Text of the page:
• Oscilloscope for visualisation of signals.
  • Spectrum analyzer and vector signal analyzer for more advanced analysis of threatening and non threatening RF signals.
  • Thermal imagers to help find hot spots and areas higher in temperature than the ambient area temperature. Finds heat generated from active electronic components.
  • Time-domain reflectometer (TDR) for testing the integrity of copper telephone lines and other communication cables.
  • Tools for manual disassembling of objects and walls in order to visually check their content. This is the most important, most laborious, least glamorous and hence most neglected part of a check.
  • Videoscopes to inspect small or inaccessible spaces, such as wall spaces, HVAC components, vehicle crevices, etc.
  • Portable x-ray machine for checking the inside of objects and walls.
  • Electromagnetic pulse generators and directed energy uses high voltage and high current surges to temporarily disrupt or permanently disable electronic equipment.

Many companies create the hardware and software necessary to engage in modern countersurveillance including Kestrel TSCM, SignalHound, 3dB Labs, Arcale, and many others. [12]


In 2011, Defence Minister Peter MacKay authorized a program to search telephone and internet usage for suspicious activities.[13] This program searches for and collects meta-data of Canadians across the country.[14]

Canadian Movements[edit]

There are minimal anti-surveillance movements specifically targeted to Canada at present.

Transparent Lives is a prominent Canadian organization that aims to "demonstrate dramatically just how visible we have all become to myriad organizations and what this means—for better or for worse—for how we conduct our everyday lives."[15]

International movements currently active In Canada[edit]

Amnesty International runs a campaign called #UnfollowMe that "calls on governments to ban mass surveillance and unlawful intelligence sharing", inspired by Edward Snowden leaking thousands of NSA documents that revealed information about mass surveillance in the U.S. This campaign is active worldwide.

See also[edit]


  1. ^ Walsh, James P. (2019). "Countersurveillance". In Deflem, Mathieu (ed.). The Handbook of Social Control. John Wiley & Sons Ltd. pp. 374–388. ISBN 9781119372356.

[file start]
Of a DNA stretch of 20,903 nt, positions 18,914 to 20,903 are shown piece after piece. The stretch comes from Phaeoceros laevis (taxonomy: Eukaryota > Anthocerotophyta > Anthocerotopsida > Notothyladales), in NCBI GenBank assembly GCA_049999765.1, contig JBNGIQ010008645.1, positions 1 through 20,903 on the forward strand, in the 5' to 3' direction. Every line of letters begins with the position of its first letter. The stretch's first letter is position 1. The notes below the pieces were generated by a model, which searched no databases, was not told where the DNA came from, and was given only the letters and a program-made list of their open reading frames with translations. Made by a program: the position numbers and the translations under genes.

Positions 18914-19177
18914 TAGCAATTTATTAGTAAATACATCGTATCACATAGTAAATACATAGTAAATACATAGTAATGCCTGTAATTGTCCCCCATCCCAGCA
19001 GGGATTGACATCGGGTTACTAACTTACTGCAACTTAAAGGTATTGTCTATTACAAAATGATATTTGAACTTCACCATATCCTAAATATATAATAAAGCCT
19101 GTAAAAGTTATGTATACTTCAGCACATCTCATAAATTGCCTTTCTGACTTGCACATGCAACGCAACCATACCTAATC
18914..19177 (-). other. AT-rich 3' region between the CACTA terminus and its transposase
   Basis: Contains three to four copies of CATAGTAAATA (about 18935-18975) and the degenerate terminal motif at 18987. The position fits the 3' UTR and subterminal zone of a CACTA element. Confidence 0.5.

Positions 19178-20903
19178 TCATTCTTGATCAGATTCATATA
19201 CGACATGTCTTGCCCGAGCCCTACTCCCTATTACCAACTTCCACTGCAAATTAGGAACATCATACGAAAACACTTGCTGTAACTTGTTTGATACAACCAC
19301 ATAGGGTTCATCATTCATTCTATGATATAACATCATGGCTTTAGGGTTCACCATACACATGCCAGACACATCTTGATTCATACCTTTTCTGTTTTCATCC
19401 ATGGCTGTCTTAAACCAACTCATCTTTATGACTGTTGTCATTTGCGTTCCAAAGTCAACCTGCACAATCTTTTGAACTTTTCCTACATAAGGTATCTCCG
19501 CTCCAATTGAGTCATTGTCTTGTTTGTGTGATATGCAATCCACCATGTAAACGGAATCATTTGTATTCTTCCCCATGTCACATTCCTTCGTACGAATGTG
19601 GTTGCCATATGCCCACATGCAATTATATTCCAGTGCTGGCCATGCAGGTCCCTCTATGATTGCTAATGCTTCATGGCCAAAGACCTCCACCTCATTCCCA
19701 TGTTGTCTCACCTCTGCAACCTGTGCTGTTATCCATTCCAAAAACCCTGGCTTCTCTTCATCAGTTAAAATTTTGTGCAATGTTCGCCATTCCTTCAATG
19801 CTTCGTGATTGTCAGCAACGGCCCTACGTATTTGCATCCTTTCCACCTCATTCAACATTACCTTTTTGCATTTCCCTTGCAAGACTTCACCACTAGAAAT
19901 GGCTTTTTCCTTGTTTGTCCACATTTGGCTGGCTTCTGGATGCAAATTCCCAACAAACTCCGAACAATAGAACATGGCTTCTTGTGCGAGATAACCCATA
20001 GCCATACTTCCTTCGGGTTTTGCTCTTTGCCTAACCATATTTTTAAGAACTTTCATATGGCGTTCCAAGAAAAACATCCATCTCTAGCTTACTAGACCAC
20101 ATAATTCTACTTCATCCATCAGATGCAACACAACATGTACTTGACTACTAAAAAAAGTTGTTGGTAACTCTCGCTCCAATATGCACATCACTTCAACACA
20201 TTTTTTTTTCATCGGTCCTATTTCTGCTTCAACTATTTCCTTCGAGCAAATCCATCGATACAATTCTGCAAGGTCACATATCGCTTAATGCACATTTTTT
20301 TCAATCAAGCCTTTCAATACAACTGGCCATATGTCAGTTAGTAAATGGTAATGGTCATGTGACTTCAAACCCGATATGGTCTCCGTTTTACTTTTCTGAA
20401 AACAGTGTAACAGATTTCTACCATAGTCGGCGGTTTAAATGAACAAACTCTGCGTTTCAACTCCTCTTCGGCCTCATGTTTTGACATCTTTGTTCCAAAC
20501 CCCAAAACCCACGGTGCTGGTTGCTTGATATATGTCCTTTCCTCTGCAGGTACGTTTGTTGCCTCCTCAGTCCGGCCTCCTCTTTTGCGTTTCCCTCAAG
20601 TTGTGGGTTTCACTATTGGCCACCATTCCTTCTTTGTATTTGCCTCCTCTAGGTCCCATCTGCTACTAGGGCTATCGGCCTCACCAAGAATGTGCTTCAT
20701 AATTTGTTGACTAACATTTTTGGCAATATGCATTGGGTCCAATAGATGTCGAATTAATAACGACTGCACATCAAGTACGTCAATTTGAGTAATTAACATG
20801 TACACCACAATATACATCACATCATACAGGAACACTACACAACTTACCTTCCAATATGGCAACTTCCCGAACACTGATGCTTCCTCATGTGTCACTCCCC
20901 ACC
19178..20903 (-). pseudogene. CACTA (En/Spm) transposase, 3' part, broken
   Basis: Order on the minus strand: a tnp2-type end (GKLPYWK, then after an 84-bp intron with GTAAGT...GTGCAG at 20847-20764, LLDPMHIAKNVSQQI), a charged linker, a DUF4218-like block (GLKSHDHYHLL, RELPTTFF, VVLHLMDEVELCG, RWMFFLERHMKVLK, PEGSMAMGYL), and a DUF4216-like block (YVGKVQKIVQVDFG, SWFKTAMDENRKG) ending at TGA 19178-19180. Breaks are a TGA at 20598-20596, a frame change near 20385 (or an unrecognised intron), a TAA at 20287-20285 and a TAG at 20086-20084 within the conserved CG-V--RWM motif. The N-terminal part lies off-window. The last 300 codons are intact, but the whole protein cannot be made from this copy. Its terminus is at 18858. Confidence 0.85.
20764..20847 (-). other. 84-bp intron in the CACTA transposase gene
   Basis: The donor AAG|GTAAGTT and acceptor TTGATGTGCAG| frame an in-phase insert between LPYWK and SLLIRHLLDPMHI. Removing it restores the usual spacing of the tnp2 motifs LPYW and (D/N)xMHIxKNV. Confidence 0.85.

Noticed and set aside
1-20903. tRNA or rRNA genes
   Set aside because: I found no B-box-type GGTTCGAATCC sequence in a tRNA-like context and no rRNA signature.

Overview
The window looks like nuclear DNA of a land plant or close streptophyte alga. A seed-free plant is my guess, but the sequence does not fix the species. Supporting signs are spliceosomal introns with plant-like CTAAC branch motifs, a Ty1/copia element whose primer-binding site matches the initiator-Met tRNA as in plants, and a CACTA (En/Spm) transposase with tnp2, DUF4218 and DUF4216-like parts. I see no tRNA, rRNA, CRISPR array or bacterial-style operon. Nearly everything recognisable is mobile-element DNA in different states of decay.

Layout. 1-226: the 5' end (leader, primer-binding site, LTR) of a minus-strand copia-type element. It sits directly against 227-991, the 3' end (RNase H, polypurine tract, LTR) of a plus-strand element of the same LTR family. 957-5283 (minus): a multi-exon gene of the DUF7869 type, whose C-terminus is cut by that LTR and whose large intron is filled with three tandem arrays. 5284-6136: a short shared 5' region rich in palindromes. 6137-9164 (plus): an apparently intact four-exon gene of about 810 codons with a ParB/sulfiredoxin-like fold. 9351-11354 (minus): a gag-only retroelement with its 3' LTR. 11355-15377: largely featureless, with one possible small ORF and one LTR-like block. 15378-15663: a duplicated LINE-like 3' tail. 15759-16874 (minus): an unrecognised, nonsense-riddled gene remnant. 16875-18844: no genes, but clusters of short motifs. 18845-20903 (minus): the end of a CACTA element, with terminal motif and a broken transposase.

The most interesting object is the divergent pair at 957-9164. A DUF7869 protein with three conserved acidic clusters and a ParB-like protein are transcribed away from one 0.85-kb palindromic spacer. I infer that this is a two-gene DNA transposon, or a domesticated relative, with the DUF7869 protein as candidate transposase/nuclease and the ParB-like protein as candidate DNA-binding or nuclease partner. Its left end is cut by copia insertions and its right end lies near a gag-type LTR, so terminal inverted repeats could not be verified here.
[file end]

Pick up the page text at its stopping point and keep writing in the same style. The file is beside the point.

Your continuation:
2. ^ International Association of Privacy Professionals. "The Family of Technologies That Could Change The Privacy Dynamic", presented by Daniel Wietzner, Director MIT Computer Science and Artificial Intelligence Laboratory, uploaded July 16, 2013
  3. ^ Roose, Kevin. "The Surveillance Free Day", New York Magazine, July 29, 2013.
  4. ^ The Wall Street Journal. "Information Security Expert to Host Seminar on Counter Surveillance"[permanent dead link] July 10, 2013
  5. ^ Barton Gellman (December 24, 2013). "Edward Snowden, after months of NSA revelations, says his mission's accomplished". The Washington Post. Retrieved December 25, 2013. Taken together, the revelations have brought to light a global surveillance system...
  6. ^ New York Daily News. "New Miss Teen USA claims she was the victim of an online extortion plot", August 14, 2013.
  7. ^ ABC-News Boston (WCVB-TV). "Baby monitor hacked in toddler's room" Archived 2013-08-22 at Aug 14, 2013
  8. ^ "Präventivmaßnahmen" [Preventive measures] (in German). Retrieved 6 September 2020.
  9. ^ "Lauschabwehr" [Eavesdropping] (in German). Archived from the original on 20 October 2020. Retrieved 6 September 2020.
  10. ^ "MSA Technical Surveillance Countermeasures". Retrieved 2023-10-13.
  11. ^ Braunig, Martha J. (1993). The Executive Protection Bible (1993 ed.). Aspen, Colorado: ESI Education Development Corporation. p. 147. ISBN 0-9640627-0-4.
  12. ^ "SCEPTRE Signal Processing Software – 3dB Labs". Retrieved 2022-11-01.
  13. ^ Freeze, Colin (2013-06-10). "Data-collection program got green light from MacKay in 2011". The Globe and Mail. Archived from the original on 2013-06-30.
  14. ^ "Confirmed: Canada Has NSA-Style Surveillance Program". The Huffington Post. 10 June 2013.
  15. ^ "Welcome | Transparent Lives". Retrieved 2015-11-26.